The campaign speech in Düsseldorf made headlines in Germany. Newspapers described it as a "sermon of hate" and warned of "new divisions" in society. But the election campaigner wasn't even running for office in Germany: It was Turkish Prime Minister Recep Tayyip Erdogan who caused all the fuss.
The heated reaction was due to comments that Erdogan made during his Sunday, Feb. 27 speech. He said that Turkish, not German, must be the first language of the children of Turkish parents. "You are my citizens!" he told the crowd.
On the day after the scandal erupted, Erdogan met with Thomas de Maizière, who was still the German interior minister at the time (he has since been appointed Germany's defense minister). De Maizière had carefully studied Erdogan's speech on Monday afternoon, in his car, on his way to the CeBit consumer electronics trade show in Hanover (Turkey was the fair's partner country this year). He knew that the Turkish prime minister likes to polarize, so he decided to remain calm. He gently corrected Erdogan, without loudly contradicting him. "We want the children to learn German, at the latest when they start attending school," said de Maizière. "Whether or not they learn Turkish is their own private matter."
Request for Help
But during their discussion over dinner, the guest from Ankara appeared no longer particularly interested in the language proficiency of young Turkish-Germans. In his Düsseldorf speech, he had set his sights on a far greater subject: the parliamentary elections in Turkey this coming June. Erdogan has asked the German government for help -- he wants to make it possible for his fellow Turks to vote in Germany.
Erdogan is a high roller and a populist, and there is one thing that he now wants more than anything else: to be re-elected. Between 1.1 and 1.3 million Turks living in Germany are eligible to vote in Turkish elections. Germany is effectively the fourth largest Turkish electoral district after Istanbul, Ankara and Izmir.
This June, Erdogan wants to see ballot boxes placed in the Turkish Embassy and Turkish consulates in Germany. De Maizière agreed, at least in principle, to provide support, and has tentatively promised police protection. Swedes, Iraqis and Australians are already able to vote in their embassies. The German government had previously rejected all requests from Turkish politicians -- out of fear of attacks.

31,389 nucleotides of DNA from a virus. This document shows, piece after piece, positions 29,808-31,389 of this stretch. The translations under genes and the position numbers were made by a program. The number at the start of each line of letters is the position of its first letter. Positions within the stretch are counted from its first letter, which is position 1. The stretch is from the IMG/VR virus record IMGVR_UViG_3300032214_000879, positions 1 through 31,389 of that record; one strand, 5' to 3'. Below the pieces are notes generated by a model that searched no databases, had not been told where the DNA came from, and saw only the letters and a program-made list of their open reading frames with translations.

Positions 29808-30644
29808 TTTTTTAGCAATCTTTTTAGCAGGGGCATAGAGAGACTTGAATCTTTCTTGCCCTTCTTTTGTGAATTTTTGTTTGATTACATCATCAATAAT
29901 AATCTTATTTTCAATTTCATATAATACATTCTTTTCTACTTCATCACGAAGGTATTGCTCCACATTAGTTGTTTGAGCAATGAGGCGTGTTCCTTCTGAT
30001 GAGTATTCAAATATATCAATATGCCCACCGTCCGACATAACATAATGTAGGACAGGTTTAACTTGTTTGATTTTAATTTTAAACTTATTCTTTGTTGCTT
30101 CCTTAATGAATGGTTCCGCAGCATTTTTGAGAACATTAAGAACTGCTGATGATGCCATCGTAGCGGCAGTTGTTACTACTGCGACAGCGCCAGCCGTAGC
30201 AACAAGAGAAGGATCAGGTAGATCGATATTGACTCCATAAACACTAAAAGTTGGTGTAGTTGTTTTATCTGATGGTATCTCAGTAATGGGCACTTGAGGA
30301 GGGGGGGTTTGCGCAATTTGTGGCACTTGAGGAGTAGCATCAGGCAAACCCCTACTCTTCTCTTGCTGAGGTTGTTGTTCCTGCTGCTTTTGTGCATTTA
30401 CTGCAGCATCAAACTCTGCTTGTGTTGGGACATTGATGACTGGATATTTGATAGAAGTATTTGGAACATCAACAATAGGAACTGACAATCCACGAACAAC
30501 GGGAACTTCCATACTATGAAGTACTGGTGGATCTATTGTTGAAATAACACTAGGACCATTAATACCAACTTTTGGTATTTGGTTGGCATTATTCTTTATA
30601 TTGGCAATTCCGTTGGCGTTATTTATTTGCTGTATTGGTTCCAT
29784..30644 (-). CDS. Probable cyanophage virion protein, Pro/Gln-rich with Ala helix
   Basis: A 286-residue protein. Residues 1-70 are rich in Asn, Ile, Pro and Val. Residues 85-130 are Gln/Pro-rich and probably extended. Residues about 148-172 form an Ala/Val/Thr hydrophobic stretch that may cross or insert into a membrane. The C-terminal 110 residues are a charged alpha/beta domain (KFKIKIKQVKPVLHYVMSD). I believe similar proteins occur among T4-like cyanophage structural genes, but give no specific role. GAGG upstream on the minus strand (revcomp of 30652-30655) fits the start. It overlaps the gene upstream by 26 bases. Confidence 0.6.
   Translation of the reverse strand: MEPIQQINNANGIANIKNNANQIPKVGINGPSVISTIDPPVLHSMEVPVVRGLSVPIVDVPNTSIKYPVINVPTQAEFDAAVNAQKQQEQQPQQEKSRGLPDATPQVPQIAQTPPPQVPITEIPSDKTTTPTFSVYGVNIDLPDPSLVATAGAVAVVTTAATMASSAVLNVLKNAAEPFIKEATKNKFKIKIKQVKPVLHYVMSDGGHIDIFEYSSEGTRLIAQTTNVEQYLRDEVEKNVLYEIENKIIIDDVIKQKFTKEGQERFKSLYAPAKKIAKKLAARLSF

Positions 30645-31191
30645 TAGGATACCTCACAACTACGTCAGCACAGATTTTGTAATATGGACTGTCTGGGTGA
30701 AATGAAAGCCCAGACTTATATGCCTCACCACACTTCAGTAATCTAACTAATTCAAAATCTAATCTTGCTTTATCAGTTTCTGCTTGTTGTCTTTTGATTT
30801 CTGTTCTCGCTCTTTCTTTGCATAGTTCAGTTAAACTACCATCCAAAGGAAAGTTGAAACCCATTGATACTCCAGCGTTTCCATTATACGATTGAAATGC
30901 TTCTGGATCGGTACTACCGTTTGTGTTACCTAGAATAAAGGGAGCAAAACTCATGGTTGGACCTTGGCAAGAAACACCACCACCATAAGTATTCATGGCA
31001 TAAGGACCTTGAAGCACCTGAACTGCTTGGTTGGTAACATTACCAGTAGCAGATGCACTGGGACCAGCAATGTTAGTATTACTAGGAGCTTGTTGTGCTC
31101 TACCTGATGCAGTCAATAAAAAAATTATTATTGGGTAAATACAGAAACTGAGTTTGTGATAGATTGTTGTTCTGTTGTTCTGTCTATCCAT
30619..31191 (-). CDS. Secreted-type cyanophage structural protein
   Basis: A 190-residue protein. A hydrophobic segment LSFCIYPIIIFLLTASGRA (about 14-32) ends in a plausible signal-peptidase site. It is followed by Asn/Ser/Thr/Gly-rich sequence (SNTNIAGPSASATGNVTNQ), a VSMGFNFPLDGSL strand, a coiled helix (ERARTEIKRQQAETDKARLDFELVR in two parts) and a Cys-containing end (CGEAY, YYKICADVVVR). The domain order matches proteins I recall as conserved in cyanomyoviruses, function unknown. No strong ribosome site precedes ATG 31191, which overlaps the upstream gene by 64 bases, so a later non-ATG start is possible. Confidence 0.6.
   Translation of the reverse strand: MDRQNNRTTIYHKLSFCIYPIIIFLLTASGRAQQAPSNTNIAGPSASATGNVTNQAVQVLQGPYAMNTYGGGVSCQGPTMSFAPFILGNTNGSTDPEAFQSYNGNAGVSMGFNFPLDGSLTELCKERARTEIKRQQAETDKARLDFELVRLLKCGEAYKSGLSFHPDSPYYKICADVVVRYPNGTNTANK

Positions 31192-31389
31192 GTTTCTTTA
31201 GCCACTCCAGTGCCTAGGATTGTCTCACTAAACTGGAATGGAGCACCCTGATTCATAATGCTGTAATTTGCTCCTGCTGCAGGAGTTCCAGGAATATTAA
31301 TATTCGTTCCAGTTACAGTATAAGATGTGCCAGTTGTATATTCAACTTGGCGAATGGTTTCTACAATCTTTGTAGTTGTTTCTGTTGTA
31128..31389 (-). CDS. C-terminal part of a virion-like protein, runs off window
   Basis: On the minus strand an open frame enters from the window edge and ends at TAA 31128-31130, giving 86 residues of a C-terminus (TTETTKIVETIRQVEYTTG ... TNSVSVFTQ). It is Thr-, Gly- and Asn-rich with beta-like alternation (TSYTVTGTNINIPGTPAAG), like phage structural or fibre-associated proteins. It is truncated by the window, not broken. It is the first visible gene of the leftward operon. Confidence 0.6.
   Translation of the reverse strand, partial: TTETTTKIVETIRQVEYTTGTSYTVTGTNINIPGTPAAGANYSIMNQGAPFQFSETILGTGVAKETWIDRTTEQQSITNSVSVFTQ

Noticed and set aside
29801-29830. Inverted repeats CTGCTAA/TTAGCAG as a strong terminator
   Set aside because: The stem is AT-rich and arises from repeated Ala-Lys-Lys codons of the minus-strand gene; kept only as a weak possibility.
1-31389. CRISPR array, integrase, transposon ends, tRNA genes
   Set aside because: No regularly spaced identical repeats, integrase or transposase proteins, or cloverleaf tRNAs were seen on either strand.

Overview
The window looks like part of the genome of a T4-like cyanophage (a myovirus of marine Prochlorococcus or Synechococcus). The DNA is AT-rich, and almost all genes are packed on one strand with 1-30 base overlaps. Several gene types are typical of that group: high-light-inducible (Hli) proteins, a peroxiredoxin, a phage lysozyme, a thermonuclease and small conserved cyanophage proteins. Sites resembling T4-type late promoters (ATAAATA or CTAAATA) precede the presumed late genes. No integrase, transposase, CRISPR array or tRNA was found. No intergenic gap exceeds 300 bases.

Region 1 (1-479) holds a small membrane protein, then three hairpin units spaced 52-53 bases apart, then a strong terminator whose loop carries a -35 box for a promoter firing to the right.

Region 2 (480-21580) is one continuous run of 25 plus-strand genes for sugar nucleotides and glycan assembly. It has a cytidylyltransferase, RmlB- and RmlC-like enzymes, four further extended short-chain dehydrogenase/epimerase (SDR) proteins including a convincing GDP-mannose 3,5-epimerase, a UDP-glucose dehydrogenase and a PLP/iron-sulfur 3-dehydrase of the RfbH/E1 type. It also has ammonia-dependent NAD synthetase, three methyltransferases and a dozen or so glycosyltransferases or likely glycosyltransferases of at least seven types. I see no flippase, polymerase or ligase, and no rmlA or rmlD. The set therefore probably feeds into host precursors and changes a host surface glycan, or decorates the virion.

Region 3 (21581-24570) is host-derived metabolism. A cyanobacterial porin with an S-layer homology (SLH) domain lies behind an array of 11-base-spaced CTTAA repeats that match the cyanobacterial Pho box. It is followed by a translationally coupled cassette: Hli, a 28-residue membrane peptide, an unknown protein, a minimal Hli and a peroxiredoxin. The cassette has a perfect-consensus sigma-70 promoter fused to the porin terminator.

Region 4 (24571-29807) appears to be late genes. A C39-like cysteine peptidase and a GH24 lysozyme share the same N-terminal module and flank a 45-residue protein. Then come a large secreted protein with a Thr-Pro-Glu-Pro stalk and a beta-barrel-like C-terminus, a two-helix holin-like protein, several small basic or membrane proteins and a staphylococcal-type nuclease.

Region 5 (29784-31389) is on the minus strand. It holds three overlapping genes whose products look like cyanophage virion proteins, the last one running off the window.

Erdogan has a highly efficient campaigning machine. In Germany's densely populated Ruhr region, supporters of his Islamic conservative ruling AKP party put up posters in all major cities. The Union of European Turkish Democrats, the AKP's unofficial foreign representative, distributed thousands of free tickets for the Düsseldorf rally in mosques, associations and Turkish supermarkets. Not to be outdone, Kemal Kilicdaroglu, Erdogan's challenger from the opposition CHP party, also plans to hold an appearance in Germany this month.
Immigrants with a Turkish passport used to travel to Istanbul and Ankara to vote at the airport. In Cologne, for example, a local Turkish electrical engineer organized election trips to Turkey for many years. In his neighborhood he campaigned for the far-right Nationalist Movement Party (MHP) and invited supporters to eat meals at his home. It used to be that Turkish-Germans supported a range of parties, but these days nearly all votes go to the AKP, says the engineer: "Erdogan has the community under control."
Out of Touch with Modern Turkey
Erdogan's success in Germany reveals a great deal about the sensitivities of Turkish immigrants -- and about the extent of integration in the country. There are commissioners for foreigners, Islam conferences, integration courses and endless debate on the issue, yet Germany has never really understood its immigrants. Who are these people who turn out in their thousands to cheer for a foreign head of government?